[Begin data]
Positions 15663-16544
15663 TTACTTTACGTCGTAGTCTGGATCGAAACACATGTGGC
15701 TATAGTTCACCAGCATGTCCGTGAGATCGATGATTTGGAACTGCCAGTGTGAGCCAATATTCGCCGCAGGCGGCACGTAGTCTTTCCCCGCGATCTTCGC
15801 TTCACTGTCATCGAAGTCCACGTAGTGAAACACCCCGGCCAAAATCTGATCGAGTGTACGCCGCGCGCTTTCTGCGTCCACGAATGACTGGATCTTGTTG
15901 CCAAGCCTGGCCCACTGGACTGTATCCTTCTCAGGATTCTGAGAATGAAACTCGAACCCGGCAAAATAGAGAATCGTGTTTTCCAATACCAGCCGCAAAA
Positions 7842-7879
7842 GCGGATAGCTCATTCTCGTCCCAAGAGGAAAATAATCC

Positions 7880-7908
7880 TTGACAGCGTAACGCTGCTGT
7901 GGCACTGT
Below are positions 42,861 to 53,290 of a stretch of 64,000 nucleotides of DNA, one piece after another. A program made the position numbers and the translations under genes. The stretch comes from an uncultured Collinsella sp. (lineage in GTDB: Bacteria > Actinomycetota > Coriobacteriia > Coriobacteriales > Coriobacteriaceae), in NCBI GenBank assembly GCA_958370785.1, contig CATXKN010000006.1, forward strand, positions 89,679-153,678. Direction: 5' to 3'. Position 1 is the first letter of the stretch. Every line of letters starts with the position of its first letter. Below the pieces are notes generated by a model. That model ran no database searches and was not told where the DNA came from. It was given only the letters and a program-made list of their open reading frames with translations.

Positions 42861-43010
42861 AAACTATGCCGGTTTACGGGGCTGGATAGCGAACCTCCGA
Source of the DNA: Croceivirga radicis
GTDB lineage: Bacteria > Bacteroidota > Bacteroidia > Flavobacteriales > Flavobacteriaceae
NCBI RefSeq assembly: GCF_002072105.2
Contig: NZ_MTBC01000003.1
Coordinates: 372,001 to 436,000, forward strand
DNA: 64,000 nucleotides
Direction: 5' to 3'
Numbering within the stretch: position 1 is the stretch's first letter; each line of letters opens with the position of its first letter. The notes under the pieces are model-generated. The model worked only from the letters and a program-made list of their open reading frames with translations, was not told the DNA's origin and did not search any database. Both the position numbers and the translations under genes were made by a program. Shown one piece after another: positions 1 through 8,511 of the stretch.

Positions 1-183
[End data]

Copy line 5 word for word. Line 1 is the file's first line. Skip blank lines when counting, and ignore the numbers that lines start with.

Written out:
15901 CCAAGCCTGGCCCACTGGACTGTATCCTTCTCAGGATTCTGAGAATGAAACTCGAACCCGGCAAAATAGAGAATCGTGTTTTCCAATACCAGCCGCAAAA